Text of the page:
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  • #16
    Just to be clear for the rest of the folks. Cam duration is usually defined at 0.050" lift. So, my earlier claim of 272 is actually 224 at 0.050". I am not sure what Jochems means by 280. Another aspect of longer duration cams is lobe separation, engine application displacement and intended use. A larger displacement engine can tolerate speed density/single TB even with a long duration cam (240 @ 0.050") , typical would be a LS1 motor. Increased lobe separation has yielded greater power (and torque). Intended use, track and drag motors spend most of the time near WOT or WOT or closed in usually a fairly narrow RPM band. In these cases, having a MAP signal isn't important, and therefore ITB works good, AlphaN works good. The downside is that spark advance is basically no different than a dizzy, RPM based only. A street car will spend a lot of time at various partial throttle settings over a wide RPM band. If we want maximum power at the various operating points (load & RPM) that means optimizing the torque at each point [HP= (Torque * RPM)/5252]. That is done with timing [spark hook tests]. That means a good MAP signal perhaps augmented with a MAF signal to determine load. A single TB with properly sized plenum and individual runners will give give a good MAP signal. If time and money is unlimited, the larger tables are better, say 16x16 and up [or multiple tables]. It's difficult to get a good MAP signal with ITB's, but not impossible. I think the biggest criteria is what's the intended use, not just a simple 280 = ITB's.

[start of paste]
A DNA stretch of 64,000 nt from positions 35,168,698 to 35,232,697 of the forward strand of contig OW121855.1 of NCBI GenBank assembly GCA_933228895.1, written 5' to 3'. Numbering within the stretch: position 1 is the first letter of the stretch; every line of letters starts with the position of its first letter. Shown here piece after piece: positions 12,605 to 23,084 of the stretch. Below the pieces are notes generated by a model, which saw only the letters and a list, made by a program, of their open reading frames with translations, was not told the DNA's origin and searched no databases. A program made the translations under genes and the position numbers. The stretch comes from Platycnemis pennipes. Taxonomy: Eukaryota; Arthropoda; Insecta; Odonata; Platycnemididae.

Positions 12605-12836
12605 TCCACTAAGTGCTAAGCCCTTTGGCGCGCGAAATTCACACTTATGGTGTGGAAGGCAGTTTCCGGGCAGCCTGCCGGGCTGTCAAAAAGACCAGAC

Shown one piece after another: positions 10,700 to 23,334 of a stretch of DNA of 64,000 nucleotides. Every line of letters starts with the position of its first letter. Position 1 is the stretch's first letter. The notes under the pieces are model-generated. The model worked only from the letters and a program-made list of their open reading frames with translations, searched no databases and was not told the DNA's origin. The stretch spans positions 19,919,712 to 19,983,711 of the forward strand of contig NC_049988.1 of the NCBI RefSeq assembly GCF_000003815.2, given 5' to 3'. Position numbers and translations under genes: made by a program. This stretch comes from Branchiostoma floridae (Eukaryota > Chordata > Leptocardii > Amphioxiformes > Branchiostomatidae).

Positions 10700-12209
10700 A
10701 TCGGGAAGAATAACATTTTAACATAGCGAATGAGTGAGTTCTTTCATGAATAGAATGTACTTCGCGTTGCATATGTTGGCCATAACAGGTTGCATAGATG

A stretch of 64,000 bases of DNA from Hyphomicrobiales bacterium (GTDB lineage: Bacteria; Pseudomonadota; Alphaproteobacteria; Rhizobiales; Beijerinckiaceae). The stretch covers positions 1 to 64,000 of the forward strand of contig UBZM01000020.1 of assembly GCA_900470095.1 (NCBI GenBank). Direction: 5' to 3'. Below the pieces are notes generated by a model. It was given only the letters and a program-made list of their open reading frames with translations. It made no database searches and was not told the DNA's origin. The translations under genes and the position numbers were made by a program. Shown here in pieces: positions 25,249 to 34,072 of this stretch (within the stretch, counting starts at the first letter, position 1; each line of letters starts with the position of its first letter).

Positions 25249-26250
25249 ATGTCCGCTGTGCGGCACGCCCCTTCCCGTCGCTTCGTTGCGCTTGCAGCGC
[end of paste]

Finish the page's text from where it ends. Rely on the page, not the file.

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    • #17
      Thanks, that clarified it!

      I'll be sticking with my '60s era DCOEs 'til the cows come home. If I'm leaving power/performance on the table it's got to be very precious little, indeed.

      Tom

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      • #18
        Originally posted by ima68tr View Post
        Thanks, that clarified it!

        I'll be sticking with my '60s era DCOEs 'til the cows come home. If I'm leaving power/performance on the table it's got to be very precious little, indeed.

        Tom
        And you don't need a computer to dial them in Tom.
        CF1634U+O Pimento/Chestnut
        2nd owner, since 1975
        Soon to be in Fair Oaks, CA

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        • #19
          cam duration as defined by its timing.
          Kent TH5-6 = 37/63 73/27
          Intake 280
          Exhaust 280

          I agree, what is the intended use....my input was rather a guide as a rule....there is still a big debate going on between (1) single TB or 6 TBs. Current EFI conversion with a more aggressiv cam seem to run best with 6 TBs....

          Jochem
          Flying Dutchman drives: TR6 - 1973 - 56/11 - CF1xxxxUO - J-OD - Kent 270° - 2x ZS - Phoenix - Pierburg - 123Tune - 205/70 on 7x15

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          • #20
            https://www.jegs.com/s/tech-articles...Specifications Camshaft Duration

            Camshaft Duration is the measurement of the time one valve begins to open until it finishes closing. Duration is measured in degrees of crankshaft rotation, not camshaft rotation. You'll see duration specifications at .050 inches. Cam manufacturers agreed on a standard to measure duration so all cams are measured the same way. The idea is to measure duration starting at .050 inches of tappet (lifter) movement. As the lobe lifts the tappet up, when the tappet moves .050 inches, the duration is measured from that point.